Living with Roommates

Strangers or #SquadGoals? Living with roommates in apartments near USF for the first time can be intimidating. You may not be used to living with others, have heard horror stories of others being friend-dumped after a living situation gone sideways, or any other number of scenarios that may make you second guess sharing an apartment. It’s natural to have anxiety about this new experience, no matter how friendly and easy-going you are.

Have no fear. Rather than focus on the things that could go wrong in a roommate situation, set yourself, and your roommates, up for success by preparing both personally and as a unit for how you’ll manage schedules, handle conflict, share space, deal with guests, and more. Use to find a place. Then, using the following tips, you’ll come away feeling prepared to have a wonderfully positive experience living with a roommate, or three!

Tips for Living with Roommates

Negotiate a "Roommate Contract"

Roommate contracts are a staple of dorm living for many university students. Although most college freshmen groan at this apparent formality, it can be extremely useful to set a few ground rules to stop arguments before they happen. You don't necessarily have to write it on paper and formally sign it, but if you want to put it in writing, here's a complete list of things you might want to include.

If you're feeling less formal, it's fine to just have a conversation about the things you expect from them. Make sure this conversation is fair and balanced. Each roommate should participate and add to the agreement and share their questions and concerns, so everyone feels heard. In addition to more important matters like rent and utility payments, some important topics might be quiet hours, cleaning days, and whether or not you can use each other's personal items. These agreements work to create an understanding between you and your roommates and will likely help you avoid getting on each other's nerves.

Living with Roommates at USF

Consider Shared Spaces

Shared spaces like the living room and kitchen can be a hotbed of roommate arguments waiting to happen, particularly in apartments with three or four bedrooms. Too many cooks in the kitchen, as it were. Unlike your own bedroom, which can be decorated and maintained to your personal preferences, community spaces need to be used and enjoyed by all occupants. A few simple tasks and reminders can help keep the peace amongst roommates and demonstrate that you respect them, and what you expect to receive in return. Things like cleaning up after yourself and consulting roommates on decorating choices in common spaces should always be a priority. It’s also generally considered impolite to invite guests over without warning your roommates, especially if you plan to be using common areas, so be sure to shoot them a text or have a brief discussion before inviting someone over.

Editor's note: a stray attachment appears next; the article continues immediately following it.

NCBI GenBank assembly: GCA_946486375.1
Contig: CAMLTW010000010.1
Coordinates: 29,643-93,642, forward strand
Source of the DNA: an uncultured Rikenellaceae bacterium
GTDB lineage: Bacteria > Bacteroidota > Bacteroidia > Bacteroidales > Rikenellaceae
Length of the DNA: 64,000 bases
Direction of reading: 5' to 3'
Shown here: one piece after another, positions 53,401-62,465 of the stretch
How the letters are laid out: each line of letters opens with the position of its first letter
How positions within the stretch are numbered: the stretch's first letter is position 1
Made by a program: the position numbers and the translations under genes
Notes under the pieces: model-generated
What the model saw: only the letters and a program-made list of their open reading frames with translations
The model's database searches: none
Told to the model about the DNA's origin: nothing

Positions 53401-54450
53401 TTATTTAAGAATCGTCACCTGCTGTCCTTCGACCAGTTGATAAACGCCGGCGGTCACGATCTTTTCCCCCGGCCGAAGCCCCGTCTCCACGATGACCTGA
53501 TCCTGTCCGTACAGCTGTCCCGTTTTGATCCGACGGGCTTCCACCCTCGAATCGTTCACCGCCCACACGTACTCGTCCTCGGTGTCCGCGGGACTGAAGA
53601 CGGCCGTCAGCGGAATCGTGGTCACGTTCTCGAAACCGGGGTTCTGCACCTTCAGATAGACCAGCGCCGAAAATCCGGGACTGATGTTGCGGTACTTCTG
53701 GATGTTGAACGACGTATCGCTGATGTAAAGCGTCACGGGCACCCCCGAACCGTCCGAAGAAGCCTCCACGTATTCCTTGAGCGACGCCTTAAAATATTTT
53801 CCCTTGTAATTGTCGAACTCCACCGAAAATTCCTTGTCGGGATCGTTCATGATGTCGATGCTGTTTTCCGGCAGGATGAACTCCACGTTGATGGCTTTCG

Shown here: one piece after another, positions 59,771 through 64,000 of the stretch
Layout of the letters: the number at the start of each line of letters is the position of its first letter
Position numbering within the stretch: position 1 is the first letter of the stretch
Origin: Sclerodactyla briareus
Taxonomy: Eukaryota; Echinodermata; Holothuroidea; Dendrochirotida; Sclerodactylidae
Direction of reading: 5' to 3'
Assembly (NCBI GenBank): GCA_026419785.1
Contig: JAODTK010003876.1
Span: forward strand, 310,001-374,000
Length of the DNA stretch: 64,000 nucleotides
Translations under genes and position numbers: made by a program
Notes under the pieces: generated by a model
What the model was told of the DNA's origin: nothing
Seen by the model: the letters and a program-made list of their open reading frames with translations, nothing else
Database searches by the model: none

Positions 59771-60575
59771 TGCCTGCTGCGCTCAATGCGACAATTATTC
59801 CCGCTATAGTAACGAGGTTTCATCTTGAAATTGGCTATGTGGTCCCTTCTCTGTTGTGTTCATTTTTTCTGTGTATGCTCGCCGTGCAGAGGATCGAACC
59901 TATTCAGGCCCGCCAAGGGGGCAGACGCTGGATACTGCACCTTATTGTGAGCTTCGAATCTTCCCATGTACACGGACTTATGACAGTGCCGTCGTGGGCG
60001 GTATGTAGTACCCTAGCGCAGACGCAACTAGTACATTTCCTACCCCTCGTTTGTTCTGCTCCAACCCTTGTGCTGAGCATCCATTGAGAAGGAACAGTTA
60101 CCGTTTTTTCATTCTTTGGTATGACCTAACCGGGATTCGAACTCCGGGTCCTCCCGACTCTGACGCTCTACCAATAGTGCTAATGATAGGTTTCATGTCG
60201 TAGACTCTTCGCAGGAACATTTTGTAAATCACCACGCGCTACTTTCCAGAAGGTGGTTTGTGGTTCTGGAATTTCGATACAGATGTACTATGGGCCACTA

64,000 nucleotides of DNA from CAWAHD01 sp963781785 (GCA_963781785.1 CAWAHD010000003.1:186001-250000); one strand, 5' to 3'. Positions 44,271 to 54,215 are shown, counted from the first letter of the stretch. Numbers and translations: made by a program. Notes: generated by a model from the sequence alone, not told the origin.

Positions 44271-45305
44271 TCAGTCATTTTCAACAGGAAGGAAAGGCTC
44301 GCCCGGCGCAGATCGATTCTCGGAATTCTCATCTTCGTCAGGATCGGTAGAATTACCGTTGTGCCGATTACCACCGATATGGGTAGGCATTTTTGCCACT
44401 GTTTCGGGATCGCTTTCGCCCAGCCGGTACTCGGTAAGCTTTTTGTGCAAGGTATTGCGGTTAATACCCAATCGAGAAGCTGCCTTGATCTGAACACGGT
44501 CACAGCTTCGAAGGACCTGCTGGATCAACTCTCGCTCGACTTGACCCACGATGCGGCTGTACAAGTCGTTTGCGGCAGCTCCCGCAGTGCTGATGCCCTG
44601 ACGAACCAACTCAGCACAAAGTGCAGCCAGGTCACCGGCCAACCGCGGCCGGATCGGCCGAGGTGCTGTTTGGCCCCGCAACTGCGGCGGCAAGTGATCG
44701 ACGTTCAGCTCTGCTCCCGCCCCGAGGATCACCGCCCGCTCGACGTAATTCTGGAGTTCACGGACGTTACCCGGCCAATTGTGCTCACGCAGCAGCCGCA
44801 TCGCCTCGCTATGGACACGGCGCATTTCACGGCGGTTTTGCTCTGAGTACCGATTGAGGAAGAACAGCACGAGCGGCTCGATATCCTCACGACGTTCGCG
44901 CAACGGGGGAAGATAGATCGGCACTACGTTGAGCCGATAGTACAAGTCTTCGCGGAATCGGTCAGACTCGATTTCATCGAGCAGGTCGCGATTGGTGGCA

An often-overlooked aspect of shared spaces is communal objects or appliances. Living room TV's, for example, maybe the property of only one occupant. It's usually not necessary to ask before using your roommate's TV if it's in the living room, but it can still be smart to exercise caution in this regard. If you've planned a 12-hour Netflix binge, you should probably see if anyone else is planning on using the TV during this time. Even better, ask the owner of the TV if he or she wants to join for some roommate bonding time. The use of simple manners for shared objects will keep you on your roommate's good side and avoid unwanted hostility.

Take Compatibility Seriously

When it comes to roommates, let’s face it, not everyone is compatible. If you're a cozy homebody who prefers peace and quiet, living with someone who regularly throws parties or loves to blast music and practice riffing on their guitar might not be a good choice for you. You and your roommates should be able to enjoy your apartment, so it's important to ensure that you have similar definitions of an enjoyable apartment. Luckily, you’ll be able to utilize roommate matching services at many apartments near USF. These services ask about your living habits, interests, and other important factors to find you a good match. You don't have to be best friends with your roommates but getting along with them is a good start.

If you consider these basic rules for respecting and receiving respect amongst your roommates, communal living shouldn't be too difficult. With good communication, mutual respect, and ground rules in place for dealing with conflict, you’ll have MORE than enough time to have fun and make memories together.

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